Sly & Lovechild - "The World According To Sly & Lovechild" (Andrew Weatherall Soul Of Europe mix)
Dorisburg - "Rytm804"
Hiver - "Pert"
Kyle Hall - "Flemmenup"
DMX Krew - "EPR Phenomena"
JRMS - "3"
Shades Of Rhythm - "Exorcist"
Kode 9 - "Magnetic City"
The System - "Vampirella"
Black Merlin - "Kundu"
Aphex Twin - "Vordhosbn"
R-Tyme - "Illusion" (Mayday remix)
Psyche - "Crackdown"
Deniro - "Epirus"
I:Cube - "Cassette Jam 1993"
Review: South Korean star Peggy Gou continues her seemingly unstoppable rise by serving up her first ever DJ mix CD. It's a contribution to one of the longest running series in the business, DJ Kicks, and she's used the opportunity to showcase the depth and variety of the music in her crates. Beginning with the classic early '90s ambient of Spacetime Continuum, Gou flits between humid, mid-tempo Balearic house (her own "Hungboo"), acid-fired downtempo electronica (Pearson Sound), throbbing 1990 peak-time anthems (Weatherall's ace but largely forgotten remix of Sly & Lovechild), hypnotic techno minimalism (Dorisburg), main room throb-jobs (Hiver), pulsating electro (DMX Krew), classic breakbeat hardcore (Shades of Rhythm), post-dubstep (Kode 9), dark tribal drum jams (Black Merlin) and sunrise ready Motor City brilliance (Deniro).
Review: After slowly building his career over the last few years via well-received singles on Rave Or Die, Khemina Records and, most recently, Perc Trax, Guillaume Labadie delivers his hotly anticipated debut album. It's something of a beast, too, with 12 lengthy tracks spread across two CDs. After scene-setting via a constantly-building blast of symphonic synth strings, new wave style guitars and crashing drum rolls ("The Beginning of the End"), Labadie sprints through bombastic, mind-altering stompers ("Crossing The Mirror"), dark and twisted soundscapes ("Impossible Love"), distorted techno thumpers ("The Night Is Our Kingdom", "You Are Not Alone"), redlined downtempo soundscapes (the filthy "Partner In Crime"), industrial strength insanity ("Romantic Pyscho") and pitch-black throb-jobs ("Eternity Is Burning").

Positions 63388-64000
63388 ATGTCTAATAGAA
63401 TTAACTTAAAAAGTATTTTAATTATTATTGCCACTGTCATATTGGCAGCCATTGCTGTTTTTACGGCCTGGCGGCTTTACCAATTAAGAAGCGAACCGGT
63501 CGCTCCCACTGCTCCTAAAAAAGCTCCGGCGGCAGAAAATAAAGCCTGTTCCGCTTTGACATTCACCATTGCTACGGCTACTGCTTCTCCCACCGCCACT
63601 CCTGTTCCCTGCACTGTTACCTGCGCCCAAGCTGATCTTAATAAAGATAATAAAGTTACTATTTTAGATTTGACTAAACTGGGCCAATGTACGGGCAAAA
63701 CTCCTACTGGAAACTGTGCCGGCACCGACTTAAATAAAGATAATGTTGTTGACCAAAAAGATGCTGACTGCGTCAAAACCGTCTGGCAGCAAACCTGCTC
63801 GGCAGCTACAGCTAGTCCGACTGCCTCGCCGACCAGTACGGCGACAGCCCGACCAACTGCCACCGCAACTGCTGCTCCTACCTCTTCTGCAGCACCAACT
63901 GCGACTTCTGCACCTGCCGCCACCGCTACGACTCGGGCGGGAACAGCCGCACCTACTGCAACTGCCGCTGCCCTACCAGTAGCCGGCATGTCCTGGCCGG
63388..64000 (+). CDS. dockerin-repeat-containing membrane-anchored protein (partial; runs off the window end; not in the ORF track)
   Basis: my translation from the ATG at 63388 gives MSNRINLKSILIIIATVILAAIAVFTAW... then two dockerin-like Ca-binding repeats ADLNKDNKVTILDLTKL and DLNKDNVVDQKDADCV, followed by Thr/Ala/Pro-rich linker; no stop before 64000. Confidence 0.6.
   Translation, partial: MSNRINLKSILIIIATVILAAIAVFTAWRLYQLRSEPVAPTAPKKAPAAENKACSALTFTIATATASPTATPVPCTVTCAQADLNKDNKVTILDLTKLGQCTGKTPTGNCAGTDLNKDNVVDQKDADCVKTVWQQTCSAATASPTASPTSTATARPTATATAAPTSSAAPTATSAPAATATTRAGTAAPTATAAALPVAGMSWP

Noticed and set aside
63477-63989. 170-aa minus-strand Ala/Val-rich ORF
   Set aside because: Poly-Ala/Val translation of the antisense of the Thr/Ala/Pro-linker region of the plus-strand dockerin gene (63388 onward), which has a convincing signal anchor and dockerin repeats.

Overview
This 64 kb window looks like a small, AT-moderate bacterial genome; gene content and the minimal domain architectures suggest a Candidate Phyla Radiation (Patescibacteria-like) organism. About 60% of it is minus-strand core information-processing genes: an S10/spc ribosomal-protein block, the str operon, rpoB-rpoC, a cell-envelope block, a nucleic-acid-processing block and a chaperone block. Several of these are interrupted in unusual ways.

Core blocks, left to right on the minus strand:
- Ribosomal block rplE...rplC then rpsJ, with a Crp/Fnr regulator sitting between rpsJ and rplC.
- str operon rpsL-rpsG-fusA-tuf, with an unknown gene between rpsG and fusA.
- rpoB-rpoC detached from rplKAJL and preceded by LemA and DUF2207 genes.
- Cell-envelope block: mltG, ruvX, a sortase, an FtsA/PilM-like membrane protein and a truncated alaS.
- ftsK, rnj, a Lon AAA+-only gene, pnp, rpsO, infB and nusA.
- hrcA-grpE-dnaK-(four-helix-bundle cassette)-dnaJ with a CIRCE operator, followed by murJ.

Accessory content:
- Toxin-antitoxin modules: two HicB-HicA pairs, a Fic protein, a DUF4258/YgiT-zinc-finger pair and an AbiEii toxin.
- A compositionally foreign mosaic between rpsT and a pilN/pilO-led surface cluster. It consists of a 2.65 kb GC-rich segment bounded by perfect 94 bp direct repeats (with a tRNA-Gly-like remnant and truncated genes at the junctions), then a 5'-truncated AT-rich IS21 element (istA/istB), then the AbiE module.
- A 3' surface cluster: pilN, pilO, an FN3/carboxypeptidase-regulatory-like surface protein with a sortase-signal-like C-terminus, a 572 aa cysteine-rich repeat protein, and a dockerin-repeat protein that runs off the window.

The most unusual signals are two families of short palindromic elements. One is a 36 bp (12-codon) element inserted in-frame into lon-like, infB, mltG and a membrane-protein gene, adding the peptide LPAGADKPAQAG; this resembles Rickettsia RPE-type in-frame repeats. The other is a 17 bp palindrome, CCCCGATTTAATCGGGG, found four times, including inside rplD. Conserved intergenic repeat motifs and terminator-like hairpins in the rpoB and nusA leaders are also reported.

Review: Given his stargazing, intergalactic ethos, it's perhaps unsurprising that sci-fi techno overlord Jeff Mills has decided to mark the 50th anniversary of the Apollo XI moon landing by releasing an album containing his musical "interpretations of Earth's moon". As you'd expect from an artist of Mills' standing, it's a very good album. Evocative, atmospheric and hugely spacey - this is Jeff Mills after all - the seven-track set moves from scene-setting, string-laden ambient ("Control, Sattva & Rama") to sparse, acid-flecked dub techno ("Electromagnetic") via a string of fine cuts that variously touch on electro-fired broken techno ("Stabilising The Spin"), Steve Reich style minimalism (the brilliant "Lunar Power"), and semi-orchestral electronic positivity ("The Tides").
Review: Since opting to release more music under his given name, DeepChord man Rod Modell has largely stuck to dubbed-out ambience and heady drone soundscapes. His latest full-length is a little different, though, offering up club-focused cuts that mix his usual fuzzy aural textures and dub-fired motifs with up-tempo techno rhythms. By his standards, it's a very forthright set, with highlights including the noise-soaked stomp of "Reiki", the thrusting heaviness of "ITO", the hypnotic slam of "Jade" - where breezy, early morning electronics flutter away above tough drums and a mind-altering bassline - and the boisterous peak-time techno anthem "Scrawler".
Review: As you're probably by now aware, the latest Special Request album, "Bedroom Tapes", includes some of the earliest music recorded by Paul Woolford in his Leeds home during the mid-to-late 1990s. The tracks were recovered from cassettes the producer rediscovered during a recent house move. There's much to enjoy throughout, from the deep and melodious electro brilliance of opener "Panaflex Sunrise" and the IDM-influenced ambient techno sweetness of "Thermatropic", to the fizzing, stargazing brilliance of "Entropy" and the high-octane, sub-heavy dreaminess of "Double Rainbow", which like a lot of the album draws influence from the likes of B12, Autechre and Boards of Canada. Arguably best of all, though, is the epic techno workout "Xenospin", a slowly rising chunk of rushing Yorkshire futurism.